SELECTIVE USE OF SENATORIAL ‘RIGHTS’…. Sen. Joe Lieberman (I-Conn.) was specifically asked this afternoon why he couldn’t just vote for cloture — letting health care reform come to the floor for a Senate vote — and then oppose the bill itself. “Because that is not using the rights I have as a senator,” he replied.
What’s worth remembering, though, is that Lieberman uses his “rights” selectively, and has a record of ending filibusters on legislation he ultimately votes against.
In March 2005, the senator joined 55 Republicans and 13 Democrats in backing cloture on a bill that made several significant changes to the U.S. Bankruptcy Code, chief among them making it more difficult to file for bankruptcy under Chapter 7. The Bankruptcy Abuse Prevention and Consumer Protection Act ended up passing the Senate by a vote of 74 to 25, with Lieberman in the opposition.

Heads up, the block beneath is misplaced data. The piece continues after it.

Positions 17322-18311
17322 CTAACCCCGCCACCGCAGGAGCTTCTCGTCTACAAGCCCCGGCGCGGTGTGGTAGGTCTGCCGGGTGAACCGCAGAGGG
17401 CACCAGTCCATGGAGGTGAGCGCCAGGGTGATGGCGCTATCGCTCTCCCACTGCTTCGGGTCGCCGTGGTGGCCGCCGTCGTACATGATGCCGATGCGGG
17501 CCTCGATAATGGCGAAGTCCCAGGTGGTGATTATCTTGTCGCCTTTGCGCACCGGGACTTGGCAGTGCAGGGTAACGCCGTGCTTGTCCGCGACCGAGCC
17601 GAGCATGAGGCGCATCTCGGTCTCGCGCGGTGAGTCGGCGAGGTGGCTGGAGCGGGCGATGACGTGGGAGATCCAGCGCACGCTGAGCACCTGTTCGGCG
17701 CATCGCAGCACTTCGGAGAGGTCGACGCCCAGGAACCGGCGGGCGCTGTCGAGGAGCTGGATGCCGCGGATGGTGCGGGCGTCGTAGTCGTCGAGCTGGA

In September 2006, Lieberman did the same thing. The senator voted to invoke cloture on The Secure Fence Act, which would have used advanced technologies — including unmanned aerial vehicles, ground-based sensors, satellites, radar coverage, and cameras — to create “operational control of the borders.” The bill would pass by a vote of 80 to 19, with Lieberman joining many of the Democratic Party’s more progressive members in voting nay.
In April 2007, Lieberman again granted a parliamentary pass to a bill that he ultimately opposed. The U.S. Troop Readiness, Veterans’ Health, and Iraq Accountability Act would have funded troops in Iraq provided that certain demands be made of the Iraqi government and that a timeline be implemented for the removal of U.S. forces. The bill ended up being passed by a vote of 51 to 46, with Lieberman voting against it, only to be vetoed by then President George W. Bush.
Lieberman, in other words, has “rights” that he only takes seriously when he wants to.